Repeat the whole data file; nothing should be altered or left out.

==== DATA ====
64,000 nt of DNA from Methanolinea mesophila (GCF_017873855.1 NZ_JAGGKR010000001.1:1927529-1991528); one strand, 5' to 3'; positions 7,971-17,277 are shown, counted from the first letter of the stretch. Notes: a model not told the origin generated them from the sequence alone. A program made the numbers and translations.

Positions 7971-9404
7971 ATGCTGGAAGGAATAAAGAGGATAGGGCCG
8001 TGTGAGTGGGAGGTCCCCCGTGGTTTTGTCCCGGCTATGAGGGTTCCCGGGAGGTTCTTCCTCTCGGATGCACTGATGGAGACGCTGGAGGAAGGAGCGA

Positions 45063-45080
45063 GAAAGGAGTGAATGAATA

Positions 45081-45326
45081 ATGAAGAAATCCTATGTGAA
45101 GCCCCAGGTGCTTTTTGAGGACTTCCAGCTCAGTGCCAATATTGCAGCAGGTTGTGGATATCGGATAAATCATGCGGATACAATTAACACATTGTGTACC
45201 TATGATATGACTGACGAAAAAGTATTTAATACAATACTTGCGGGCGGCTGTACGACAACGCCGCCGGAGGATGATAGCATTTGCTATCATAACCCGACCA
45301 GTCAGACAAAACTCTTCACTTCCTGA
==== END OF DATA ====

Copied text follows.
64,000 nt of DNA from Methanolinea mesophila (GCF_017873855.1 NZ_JAGGKR010000001.1:1927529-1991528); one strand, 5' to 3'; positions 7,971-17,277 are shown, counted from the first letter of the stretch. Notes: a model not told the origin generated them from the sequence alone. A program made the numbers and translations.

Positions 7971-9404
7971 ATGCTGGAAGGAATAAAGAGGATAGGGCCG
8001 TGTGAGTGGGAGGTCCCCCGTGGTTTTGTCCCGGCTATGAGGGTTCCCGGGAGGTTCTTCCTCTCGGATGCACTGATGGAGACGCTGGAGGAAGGAGCGA

Positions 45063-45080
45063 GAAAGGAGTGAATGAATA

Positions 45081-45326
45081 ATGAAGAAATCCTATGTGAA
45101 GCCCCAGGTGCTTTTTGAGGACTTCCAGCTCAGTGCCAATATTGCAGCAGGTTGTGGATATCGGATAAATCATGCGGATACAATTAACACATTGTGTACC
45201 TATGATATGACTGACGAAAAAGTATTTAATACAATACTTGCGGGCGGCTGTACGACAACGCCGCCGGAGGATGATAGCATTTGCTATCATAACCCGACCA
45301 GTCAGACAAAACTCTTCACTTCCTGA